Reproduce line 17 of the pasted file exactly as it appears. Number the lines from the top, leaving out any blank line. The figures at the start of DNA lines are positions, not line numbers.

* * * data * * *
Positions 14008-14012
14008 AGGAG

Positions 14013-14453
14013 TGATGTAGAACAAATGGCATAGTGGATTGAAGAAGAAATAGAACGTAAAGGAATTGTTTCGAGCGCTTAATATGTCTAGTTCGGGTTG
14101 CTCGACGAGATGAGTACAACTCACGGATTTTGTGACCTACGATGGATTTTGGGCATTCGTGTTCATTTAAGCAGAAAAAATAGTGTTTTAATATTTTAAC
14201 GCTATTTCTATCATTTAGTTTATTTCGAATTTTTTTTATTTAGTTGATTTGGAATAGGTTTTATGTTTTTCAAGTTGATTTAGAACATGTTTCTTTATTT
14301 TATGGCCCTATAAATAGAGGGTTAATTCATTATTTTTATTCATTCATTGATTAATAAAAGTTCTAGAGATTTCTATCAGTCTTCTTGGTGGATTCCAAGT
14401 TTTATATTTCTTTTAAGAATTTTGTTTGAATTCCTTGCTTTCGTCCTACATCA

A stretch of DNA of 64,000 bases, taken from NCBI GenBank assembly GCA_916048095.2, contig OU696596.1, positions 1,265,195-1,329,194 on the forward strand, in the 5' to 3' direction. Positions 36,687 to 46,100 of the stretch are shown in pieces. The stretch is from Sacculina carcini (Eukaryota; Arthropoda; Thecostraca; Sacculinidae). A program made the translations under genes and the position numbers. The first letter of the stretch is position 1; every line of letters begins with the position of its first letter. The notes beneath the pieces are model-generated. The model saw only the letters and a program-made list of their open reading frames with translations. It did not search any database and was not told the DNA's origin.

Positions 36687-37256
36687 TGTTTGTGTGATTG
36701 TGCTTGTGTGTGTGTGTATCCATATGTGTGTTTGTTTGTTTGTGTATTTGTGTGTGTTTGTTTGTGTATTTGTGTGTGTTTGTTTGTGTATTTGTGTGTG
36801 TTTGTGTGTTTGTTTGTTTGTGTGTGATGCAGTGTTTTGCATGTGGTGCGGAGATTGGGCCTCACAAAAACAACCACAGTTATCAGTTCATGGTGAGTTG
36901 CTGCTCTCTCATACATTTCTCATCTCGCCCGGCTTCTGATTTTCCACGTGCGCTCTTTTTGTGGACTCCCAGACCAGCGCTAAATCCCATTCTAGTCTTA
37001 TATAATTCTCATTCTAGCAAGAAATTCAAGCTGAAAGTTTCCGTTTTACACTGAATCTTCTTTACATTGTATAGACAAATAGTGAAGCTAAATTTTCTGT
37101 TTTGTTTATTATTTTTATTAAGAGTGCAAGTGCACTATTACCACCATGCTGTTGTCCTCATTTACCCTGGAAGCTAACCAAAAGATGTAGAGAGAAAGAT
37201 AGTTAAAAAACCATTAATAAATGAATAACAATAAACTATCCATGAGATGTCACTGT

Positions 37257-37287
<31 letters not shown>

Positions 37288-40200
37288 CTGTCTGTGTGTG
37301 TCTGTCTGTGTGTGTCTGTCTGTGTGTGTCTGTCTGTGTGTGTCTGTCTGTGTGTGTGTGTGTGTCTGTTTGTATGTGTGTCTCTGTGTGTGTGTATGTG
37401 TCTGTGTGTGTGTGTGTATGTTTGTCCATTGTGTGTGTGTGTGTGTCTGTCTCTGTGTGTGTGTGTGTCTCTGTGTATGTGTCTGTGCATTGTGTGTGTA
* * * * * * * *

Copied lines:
37201 AGTTAAAAAACCATTAATAAATGAATAACAATAAACTATCCATGAGATGTCACTGT